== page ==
Leslie: You are asking some very important questions. You should immediately book a consultation with a trustee to review your options. You want personalized information for your unique situation.

      I will make one comment, and this is an issue you should discuss with your trustee: If you expect that in the future you may be forced to sell your house at a loss, you should probably wait to deal with your house before filing a consumer proposal. In a consumer proposal you can include all unsecured debts, so if you sell the house and suffer a shortfall, that loss can be included in your proposal. However, if you are continuing to pay the mortgage at the time of your proposal you have not yet incurred the loss, so the future loss cannot be included in your proposal. It probably is not in your best interests to do a proposal now for $22,000 in debts if you may have much larger debts in the future when you sell your house.

      Reply
  4. Julie

    Hi,

    We have 2 repos, husband lost his job a year ago and we could not keep up after plunging for 6 months in our savings. They sold both vehicles but say that we now owe them over 50000$ for both vehicles. We also have some c.card for about 10000$ that we have arrangements with and able to keep up with. No mortgage. Should we go for a proposal or management ? Don’t want to bankrupt.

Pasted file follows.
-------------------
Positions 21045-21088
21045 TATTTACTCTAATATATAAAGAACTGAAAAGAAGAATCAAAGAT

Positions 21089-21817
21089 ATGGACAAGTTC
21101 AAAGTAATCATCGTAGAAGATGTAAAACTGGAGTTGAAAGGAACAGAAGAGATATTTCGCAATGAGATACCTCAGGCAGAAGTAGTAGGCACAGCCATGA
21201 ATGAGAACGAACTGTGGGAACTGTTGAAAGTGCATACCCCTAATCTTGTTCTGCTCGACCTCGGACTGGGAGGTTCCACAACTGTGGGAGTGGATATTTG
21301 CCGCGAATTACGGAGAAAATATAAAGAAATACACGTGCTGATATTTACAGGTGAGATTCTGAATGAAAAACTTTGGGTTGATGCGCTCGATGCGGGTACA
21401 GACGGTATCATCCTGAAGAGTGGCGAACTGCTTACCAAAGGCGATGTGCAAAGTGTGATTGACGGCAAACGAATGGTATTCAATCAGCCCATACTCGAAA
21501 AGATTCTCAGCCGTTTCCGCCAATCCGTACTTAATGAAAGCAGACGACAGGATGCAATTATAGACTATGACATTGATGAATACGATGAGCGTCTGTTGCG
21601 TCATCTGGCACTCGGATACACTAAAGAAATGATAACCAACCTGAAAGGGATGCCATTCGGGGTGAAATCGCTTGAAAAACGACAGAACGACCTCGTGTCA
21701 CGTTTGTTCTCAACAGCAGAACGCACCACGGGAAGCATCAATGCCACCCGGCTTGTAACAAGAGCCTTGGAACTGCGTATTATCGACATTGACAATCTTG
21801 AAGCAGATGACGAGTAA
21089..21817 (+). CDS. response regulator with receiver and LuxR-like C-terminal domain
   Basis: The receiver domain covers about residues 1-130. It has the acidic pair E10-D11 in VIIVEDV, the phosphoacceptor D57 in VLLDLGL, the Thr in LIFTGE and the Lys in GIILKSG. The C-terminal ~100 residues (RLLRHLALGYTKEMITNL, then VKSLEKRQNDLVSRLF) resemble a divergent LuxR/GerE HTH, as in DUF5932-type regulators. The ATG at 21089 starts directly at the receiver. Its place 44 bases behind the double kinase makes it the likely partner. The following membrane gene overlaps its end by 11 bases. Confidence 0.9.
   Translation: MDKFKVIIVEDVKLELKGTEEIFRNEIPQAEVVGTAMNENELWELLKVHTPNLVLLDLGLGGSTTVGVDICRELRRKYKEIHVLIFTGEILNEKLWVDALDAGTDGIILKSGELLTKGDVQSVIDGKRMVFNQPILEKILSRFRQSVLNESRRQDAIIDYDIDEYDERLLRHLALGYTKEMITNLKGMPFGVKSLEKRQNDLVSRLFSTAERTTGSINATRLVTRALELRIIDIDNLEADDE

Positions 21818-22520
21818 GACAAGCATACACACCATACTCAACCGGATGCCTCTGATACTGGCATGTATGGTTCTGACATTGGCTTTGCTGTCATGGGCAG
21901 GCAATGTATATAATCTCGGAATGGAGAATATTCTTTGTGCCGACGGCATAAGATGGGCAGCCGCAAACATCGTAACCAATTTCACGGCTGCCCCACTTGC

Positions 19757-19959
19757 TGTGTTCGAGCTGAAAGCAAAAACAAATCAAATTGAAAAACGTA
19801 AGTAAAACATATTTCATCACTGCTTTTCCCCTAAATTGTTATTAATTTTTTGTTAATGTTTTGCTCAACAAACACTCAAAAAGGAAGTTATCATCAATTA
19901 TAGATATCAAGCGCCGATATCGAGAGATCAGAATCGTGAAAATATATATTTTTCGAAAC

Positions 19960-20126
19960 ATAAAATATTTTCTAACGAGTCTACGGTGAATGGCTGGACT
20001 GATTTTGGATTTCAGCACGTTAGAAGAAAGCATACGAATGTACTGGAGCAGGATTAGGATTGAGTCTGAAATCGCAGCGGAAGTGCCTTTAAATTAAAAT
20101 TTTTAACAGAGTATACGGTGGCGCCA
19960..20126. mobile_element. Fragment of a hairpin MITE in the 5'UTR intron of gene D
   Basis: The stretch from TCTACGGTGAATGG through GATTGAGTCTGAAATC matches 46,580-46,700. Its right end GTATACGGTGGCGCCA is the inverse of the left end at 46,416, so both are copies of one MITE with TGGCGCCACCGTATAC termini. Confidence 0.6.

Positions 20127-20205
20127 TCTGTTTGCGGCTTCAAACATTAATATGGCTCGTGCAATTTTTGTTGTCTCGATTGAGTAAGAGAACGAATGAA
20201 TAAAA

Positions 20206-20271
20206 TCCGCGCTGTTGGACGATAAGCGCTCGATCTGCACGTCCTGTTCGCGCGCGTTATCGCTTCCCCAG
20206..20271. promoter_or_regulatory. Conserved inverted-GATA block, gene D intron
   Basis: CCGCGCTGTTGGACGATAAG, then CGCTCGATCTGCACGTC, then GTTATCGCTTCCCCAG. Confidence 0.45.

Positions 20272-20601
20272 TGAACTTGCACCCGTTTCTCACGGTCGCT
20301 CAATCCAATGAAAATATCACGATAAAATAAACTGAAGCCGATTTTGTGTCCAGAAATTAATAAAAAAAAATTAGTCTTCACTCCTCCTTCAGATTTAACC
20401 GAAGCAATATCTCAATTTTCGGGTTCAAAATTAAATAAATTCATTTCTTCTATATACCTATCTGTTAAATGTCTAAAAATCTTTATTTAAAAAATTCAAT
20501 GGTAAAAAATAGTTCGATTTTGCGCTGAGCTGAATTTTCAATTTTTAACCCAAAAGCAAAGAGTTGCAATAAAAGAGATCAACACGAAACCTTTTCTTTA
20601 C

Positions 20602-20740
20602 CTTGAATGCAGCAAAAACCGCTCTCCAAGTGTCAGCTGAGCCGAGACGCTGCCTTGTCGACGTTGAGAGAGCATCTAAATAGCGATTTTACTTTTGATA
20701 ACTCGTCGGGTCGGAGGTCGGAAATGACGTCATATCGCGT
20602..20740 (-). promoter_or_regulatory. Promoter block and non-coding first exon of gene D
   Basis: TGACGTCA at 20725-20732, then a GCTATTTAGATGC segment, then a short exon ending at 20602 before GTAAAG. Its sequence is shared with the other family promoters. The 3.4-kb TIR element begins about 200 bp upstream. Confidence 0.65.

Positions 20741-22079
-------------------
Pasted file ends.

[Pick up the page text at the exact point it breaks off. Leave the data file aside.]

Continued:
Reply
    1. J. Douglas Hoyes

      Hi Julie. The answer depends on your income, and other assets. In a debt management plan you pay back your debts in full (100 cents on the dollar), but you do get a break on the interest. If you can afford to repay everything in full, this is an option. However, if you can’t afford to repay in full, a consumer proposal may be a better option, because often the creditors will agree to a proposal of much less than the full amount owing (say 35 cents on the dollar).

      Each case is different, so you should contact a licensed insolvency trustee for a no charge initial consultation, and they can explain your options.

      Reply
  5. Maggie D.

    I started a consumer proposal a few years back and it failed as I was forced to rely on social assistance for a time. Most if not all of my debts are 7-8 years old now . I am now employed part and just managed to buy a car. Suddenly CMHC is calling regarding the 30k shortfall from the house I lost when all went bad. My former husband and had a bankruptcy 34 years ago. Can I refile a proposal? Will include the old CC debts? Can I keep my car?! Or should I just continue to allow my tax refunds to be taken by CMHC?

    Reply
    1. J. Douglas Hoyes

      Hi Maggie. It is not uncommon for CMHC to take many years to pursue someone for an old shortfall.

      If is possible to file a second proposal, but there are very specific technical requirements after a failed proposal, so you should talk to a licensed insolvency trustee to review all options. If the shortfall is $30K than presumably it will take many years for your tax refunds to eliminate the debt, so it would be prudent to investigate all of your options.

      Reply